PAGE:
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Quikion - 2005 - "Live in Tokyo"

(85 min DVD, Poseidon)

TRACK LIST:                    

1.  Toki no Mi
2.  Moon & a Bride 
3.  Hallelujah 
4.  Zawa-Zawa
5.  Summertime
6.  Bulerias on the Table
7.  Nightharp
8.  Iranian Boy
9.  Cha-Ri-Ne 
10. Spellbound 
11. Tali-la
12. Heaven Knows 
13. Incomplete Polka
Bonus tracks:
14. Ouma-ga Toki
15. Briolage
16. Concertina Blues 


Yukiko Totoki - vocals; concertina, harmonium; harp
Emi Sasaki - accordion; percussion; violin
Eiji Oguma - acoustic guitar, bouzouki
Genta Kudoh - drums, congas, percussion
Shu Kajiyama - fretless bass; vocals 

Prolusion. Japan's QUIKION have been around since 1997, and until now it was a trio comprised of the first three musicians that you can see in the lineup above, the first two being women. This DVD, "Live in Tokyo 2005", is their third outing following their two studio albums, "Hallelujah" (1997/2003) and "Ramadan" (2004). In fact however, this release appears to be a joint production of Quikion and Lithuma Qnombus, which is a duo of bassist Shu Kajiyama and drummer Genta Kudoh.

Analysis. Only six of the sixteen compositions present on this DVD were released previously. One of these, Hallelujah, is to be found on Quikion's debut CD, while the studio counterparts of the other five, Moon Bride, Cha-Ri-Ne, Spellbound, Heaven Knows and Concertina Blues, are all located on "Ramadan". The core material is arranged of 13 concert numbers that the band presented in one of Tokyo's clubs in the evening of March 21, 2005. The footage exceeds 70 minutes in duration and is in all senses a pleasing audio-visual journey. As usual, Quikion's repertoire includes nothing that would have to do with their native musical ethos but the lyrics, which are in Japanese. Overall, this is a mixture of various West- and East European traditional folk music styles with the occasional apply of those originating from East- and Central Asia, often having a medieval and even a pagan feeling. While Quikion's traditional style is retained almost everywhere on the DVD, each of the said songs, as well as most of the others (the exceptions to be named in due time), has a quite different, more distinct and dynamic sound, which is undoubtedly thanks to the involvement of the bassist and the drummer in the performance process. Some songs are calm, some powerful, yet all are filled with living energy, well depicting the quintet's fondness for music in general and their sincere enjoyment in what they do on the scene in particular. The first number, Toki no Mi, is the most unexpected. Shu Kajiyama plays fretless bass, doing it excellently throughout the material, but here he just works wonders. Moon & a Bride is a traditional Serbian song. The historical vicinity of this Yugoslavian nation with the Turks left a mark on their (fundamentally Slavonic) folklore, though some colorings of Gypsy music can also be found here. Nonetheless, to a different degree, all eleven of the songs from the concert also remind me of those typical of both the latest creations by French ensemble Minimum Vital, "Esprit D'Amor" and "Atlas" - despite the fact that this formation don't use guitars and keyboards, and that the number of instrumental interludes in their music is lesser. I don't know whether the resemblance between Yukiko Totoki's singing and that of Sonja Nedelec is accidental, but it does really exist, reflected in a very similar approach to the construction of vocal lines, the phrase-formation and more. It is no surprise that Nightharp, the one performed without Lithuma Qnombus, turns out to be the only composition that sounds typically like Quikion. This is a touching beautiful song featuring only harp, acoustic guitar and vocals, whereas the powerful, driving instrumental Tali-la is something that the trio would've never ventured into without their new friends. Among the three bonus tracks (running 12+ minutes), the first two are brief and sound unusual even within the framework of this DVD. Ouma-ga Toki finds Yukiko singing to the accompaniment of quite diverse bass solos, and Briolage reminds me of the music of nations living in the outermost north of Russia. Concertina Blues is in the same vein as most of the songs from the concert. I don't know whether Quikion and the two gentlemen of Lithuma Qnombus will stay as one band in the future, but after seeing this DVD, I can't imagine our trio going into the future without them. They have added much fire and energy to Quikion's folk songs, besides which they've imparted a genuine Rock/Prog feeling to them. As for the DVD audio/video parameters, I've already more once noticed that it's hard to expect anything worse:-) but either good or excellent quality from the products made with the use of up-to-date modern technologies, especially if such come from highly developed countries. I'd only note that the material was shot by three cameramen and was shot very well, from different perspectives.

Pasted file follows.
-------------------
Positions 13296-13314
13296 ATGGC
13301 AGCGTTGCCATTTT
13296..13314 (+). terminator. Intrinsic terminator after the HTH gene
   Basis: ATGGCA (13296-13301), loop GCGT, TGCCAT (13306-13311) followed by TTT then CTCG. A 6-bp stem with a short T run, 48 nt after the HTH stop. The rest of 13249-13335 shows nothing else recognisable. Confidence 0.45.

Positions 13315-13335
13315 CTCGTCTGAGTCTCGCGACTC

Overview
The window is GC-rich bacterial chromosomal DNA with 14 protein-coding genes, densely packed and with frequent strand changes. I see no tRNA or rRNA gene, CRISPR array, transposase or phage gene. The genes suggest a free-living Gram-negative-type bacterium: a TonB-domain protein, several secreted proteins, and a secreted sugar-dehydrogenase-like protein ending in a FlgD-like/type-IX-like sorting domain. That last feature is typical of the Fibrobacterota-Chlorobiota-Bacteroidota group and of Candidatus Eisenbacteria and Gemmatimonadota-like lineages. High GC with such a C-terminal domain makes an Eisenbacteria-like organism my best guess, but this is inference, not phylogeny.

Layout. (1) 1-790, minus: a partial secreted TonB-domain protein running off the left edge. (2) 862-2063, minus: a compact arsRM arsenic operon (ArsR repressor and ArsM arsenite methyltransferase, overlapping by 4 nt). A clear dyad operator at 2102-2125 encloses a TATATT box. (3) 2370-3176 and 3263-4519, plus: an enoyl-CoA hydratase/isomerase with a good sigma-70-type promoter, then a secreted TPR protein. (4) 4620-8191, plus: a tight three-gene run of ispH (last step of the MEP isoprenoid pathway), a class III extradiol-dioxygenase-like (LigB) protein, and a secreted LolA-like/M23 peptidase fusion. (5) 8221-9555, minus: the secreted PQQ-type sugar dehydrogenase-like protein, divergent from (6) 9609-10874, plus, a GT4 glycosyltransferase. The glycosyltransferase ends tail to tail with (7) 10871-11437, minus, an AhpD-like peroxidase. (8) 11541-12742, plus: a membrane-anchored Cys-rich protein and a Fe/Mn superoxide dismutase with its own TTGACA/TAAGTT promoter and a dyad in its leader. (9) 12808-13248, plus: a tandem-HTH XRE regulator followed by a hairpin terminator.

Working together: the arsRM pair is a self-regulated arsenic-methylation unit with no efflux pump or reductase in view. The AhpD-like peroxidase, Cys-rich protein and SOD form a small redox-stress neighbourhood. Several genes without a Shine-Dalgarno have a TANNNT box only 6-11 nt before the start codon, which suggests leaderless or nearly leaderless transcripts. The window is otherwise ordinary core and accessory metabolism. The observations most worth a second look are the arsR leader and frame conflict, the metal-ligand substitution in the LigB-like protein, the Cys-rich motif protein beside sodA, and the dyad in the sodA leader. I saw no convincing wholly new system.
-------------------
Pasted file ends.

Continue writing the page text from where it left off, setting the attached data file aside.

Conclusion. The musical world of Quikion was always unusual and attractive, but now, being presented on DVD, it has gained a really strong magnetic power. If you aren't acquainted with Quikion, but have esteem for progressive Folk Rock in general and the aforementioned creative period of Minimum Vital in particular, you could hardly feel disappointed after purchasing this DVD and adding it to your collection.

VM: June 6, 2006

Related Links:

Poseidon Records


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